On the other hand, no one is sure precisely where the term “modernism” originated, although some with a desire to impress suggest it belongs to an 1883 Danish literary text of impressive obscurity. “Postmodern” was perhaps first used by the historian Arnold Toynbee in 1939. Toynbee, however, is not mentioned in the V&A exhibition, although Donald Trump is. Many people will see here a direct connection between Postmodernism and heartless trash, although I must concede I have a track record in this area: In the early 1980s I was occupying a pre-minimalist white box of my own devising, known as The Boilerhouse, in the basement of this very same V&A. Since the later 70s, I had been regularly visiting Ettore Sottsass in Milan. A veteran subversive, Sottsass had been the darling of the Italian “anti-design” movement. Over several evenings in his girlfriend’s flat in the Piazza Diocleziano—you have to imagine magazine pictures of dinosaurs taped to the wall and a Rod Stewart vinyl LP playing while eating risotto—I heard Sottsass’ plans to be yet more subversive. “Why should homes be static temples?” he asked in his beautiful, lilting, poetic English.

In 1981 he presented his “Memphis” collection at The Milan Furniture Fair. I gave him my copy of Chuck Berry’s 1963 paedophiliac 45rpm “Memphis, Tennessee” for the occasion. A perfectly contrived publicity stunt, Memphis’ garish absurdity made public a huge insider joke of “quoting from suburbia.” In 1982 we brought it over to The Boilerhouse, its first showing outside Milan. In Italy and London, Memphis caused a sensation. At first, Sottsass was mischievously delighted by the fuss and annoyance. But soon he repudiated it. “E molto ironico,” he said in his beautiful, lilting Italian of Memphis’ fabulous, corrupting, temporary fame. Ironic it was indeed. Memphis is prominent in the deeply trivial V&A show.

   
Left to right: Wet: The Magazine of Gourmet Bathing no. 20, the 'Religion' issue (1979); Supremely Black (1985) by Haim Steinbach; Grace Jones maternity dress (1979) by Jean-Paul Goude.
April Greiman with Jayme Odgers (left), Courtesy V&A (Center, right)
 

The same Boilerhouse was also to host a show about Taste. Here we put “good” taste on classical plinths and “bad” taste on trashcans. In the latter category was Terry Farrell’s 1983 TV-am building, a ludicrous decorated shed, Postmodernism’s Chartres. Farrell threatened to hit me, so we called The Daily Mail’s gossip columnist and photographer. That same Farrell, designer too of the plethoric Thames-side MI6 building, explains today that Postmodernism was defined by “holistic connectivity and the broadening of all view points.” Maybe, but it was also defined by a lot of unprincipled, tendentious, look-at-me crap.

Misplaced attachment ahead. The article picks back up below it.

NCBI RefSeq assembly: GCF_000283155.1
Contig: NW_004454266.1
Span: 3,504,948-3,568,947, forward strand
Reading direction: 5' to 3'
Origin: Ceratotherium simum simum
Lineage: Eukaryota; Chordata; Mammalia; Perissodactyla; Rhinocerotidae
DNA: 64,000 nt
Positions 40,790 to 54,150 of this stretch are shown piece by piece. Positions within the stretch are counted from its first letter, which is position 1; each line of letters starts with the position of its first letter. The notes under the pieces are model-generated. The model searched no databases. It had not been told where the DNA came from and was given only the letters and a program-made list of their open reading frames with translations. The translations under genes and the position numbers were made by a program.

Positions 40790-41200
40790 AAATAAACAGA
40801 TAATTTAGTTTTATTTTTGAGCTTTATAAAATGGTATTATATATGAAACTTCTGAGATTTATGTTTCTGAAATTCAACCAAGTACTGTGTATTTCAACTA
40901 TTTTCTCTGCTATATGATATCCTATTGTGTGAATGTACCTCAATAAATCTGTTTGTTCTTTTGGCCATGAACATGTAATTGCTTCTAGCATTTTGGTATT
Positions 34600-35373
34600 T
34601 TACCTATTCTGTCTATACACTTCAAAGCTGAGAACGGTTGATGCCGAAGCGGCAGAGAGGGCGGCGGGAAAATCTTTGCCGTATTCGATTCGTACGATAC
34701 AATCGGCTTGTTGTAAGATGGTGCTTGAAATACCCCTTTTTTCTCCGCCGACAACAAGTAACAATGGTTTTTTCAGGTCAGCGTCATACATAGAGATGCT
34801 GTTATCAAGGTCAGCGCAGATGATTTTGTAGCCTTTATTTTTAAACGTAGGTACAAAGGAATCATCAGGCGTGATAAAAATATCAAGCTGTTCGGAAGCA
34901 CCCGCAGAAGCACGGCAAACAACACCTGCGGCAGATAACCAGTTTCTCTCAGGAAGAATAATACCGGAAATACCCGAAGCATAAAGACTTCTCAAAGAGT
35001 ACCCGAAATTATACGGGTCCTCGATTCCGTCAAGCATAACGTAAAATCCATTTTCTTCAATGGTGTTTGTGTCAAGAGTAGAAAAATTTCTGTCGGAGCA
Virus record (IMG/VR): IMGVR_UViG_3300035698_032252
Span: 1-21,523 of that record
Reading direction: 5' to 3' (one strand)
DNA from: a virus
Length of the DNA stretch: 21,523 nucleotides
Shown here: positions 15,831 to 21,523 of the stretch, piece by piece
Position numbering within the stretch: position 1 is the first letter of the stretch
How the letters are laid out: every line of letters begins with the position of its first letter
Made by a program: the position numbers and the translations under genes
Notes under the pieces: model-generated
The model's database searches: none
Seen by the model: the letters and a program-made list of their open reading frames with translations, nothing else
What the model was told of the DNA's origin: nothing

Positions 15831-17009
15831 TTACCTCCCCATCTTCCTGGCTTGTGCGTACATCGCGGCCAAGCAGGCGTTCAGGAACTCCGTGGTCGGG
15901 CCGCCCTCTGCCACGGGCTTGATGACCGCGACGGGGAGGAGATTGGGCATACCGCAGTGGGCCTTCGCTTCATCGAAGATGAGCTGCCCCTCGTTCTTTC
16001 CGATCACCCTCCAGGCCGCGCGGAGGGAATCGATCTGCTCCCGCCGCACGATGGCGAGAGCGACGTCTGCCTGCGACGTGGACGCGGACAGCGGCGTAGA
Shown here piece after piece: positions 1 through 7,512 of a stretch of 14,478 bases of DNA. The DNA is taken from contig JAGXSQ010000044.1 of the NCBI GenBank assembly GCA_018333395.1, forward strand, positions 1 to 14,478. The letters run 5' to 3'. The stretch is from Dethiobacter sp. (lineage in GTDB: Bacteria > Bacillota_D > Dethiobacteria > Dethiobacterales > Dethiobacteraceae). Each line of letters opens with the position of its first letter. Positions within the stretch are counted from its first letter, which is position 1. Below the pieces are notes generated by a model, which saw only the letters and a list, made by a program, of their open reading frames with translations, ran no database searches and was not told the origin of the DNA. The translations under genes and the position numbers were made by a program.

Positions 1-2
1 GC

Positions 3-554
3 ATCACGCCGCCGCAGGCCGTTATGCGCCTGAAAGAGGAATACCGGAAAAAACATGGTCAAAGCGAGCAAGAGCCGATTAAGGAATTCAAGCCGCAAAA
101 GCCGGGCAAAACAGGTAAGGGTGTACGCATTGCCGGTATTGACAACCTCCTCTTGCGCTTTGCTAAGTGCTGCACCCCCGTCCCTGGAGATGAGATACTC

The most interesting analysis I know of Postmodernism appears in Ihab Hassan’s The Dismemberment of Orpheus (1971) which does not seem to be known to the organizers of the V&A show. Hassan sets up an interesting set of bi-attitudes to explain the Modernism/ Postmodernism schism. It goes like this:

Form/Anti-form
Purpose/Play
Design/Chance
Mastery/Exhaustion
Finished work/Performance
Presence/Absence
Selection/Combination
Interpretation/Misreading
Paranoia/Schizophrenia
Phallic/Androgynous.

There’s no doubt in my mind on which side of the forward slash quality lies.

And the architect of TV-am? Now with an ornament of his own, “Sir” Terry Farrell tells us Postmodernism is all about “tolerance”: a portfolio approach to taste. If there is one thing I cannot stand, it is tolerance. Still, if you are patient, visit Postmodernism to see an exercise in tolerance and discover that when anything goes, very little comes of it. Rules are an inspiration to genius, not an impediment. There were, it seems, few rules in Postmodernism. The installation has been designed in cavernous black chambers by the fashionable London architects Carmody Groarke. The crepuscular setting lends a spurious gravitas to what’s mostly meretricious tosh. With Lennox in the distant background, I walked the floor with Stephen Greenberg, an exhibition designer of a different cut. He was tutting and shaking his head and saying how much he wanted his palate cleansed by some Miles Davis. I said I’d go for Scarlatti. Then I was reminded of what Henry James said of Burne-Jones: it’s not painting, it’s literature. This isn’t design, it’s journalism: a lot of tired one-liners, as fatigued as old newspapers.

Look at Graves, Moore, Farrell, and Venturi and ask yourself what’s in common here. Alexander Pope had the answer: “A brain of feathers and a heart of lead.” Let this be Po-Mo’s epitaph. That, and the terrible sight of investment bankers getting hip to the beat.

Stephen Bayley

British design and culture critic Stephen Bayley co-founded the Design Museum in London.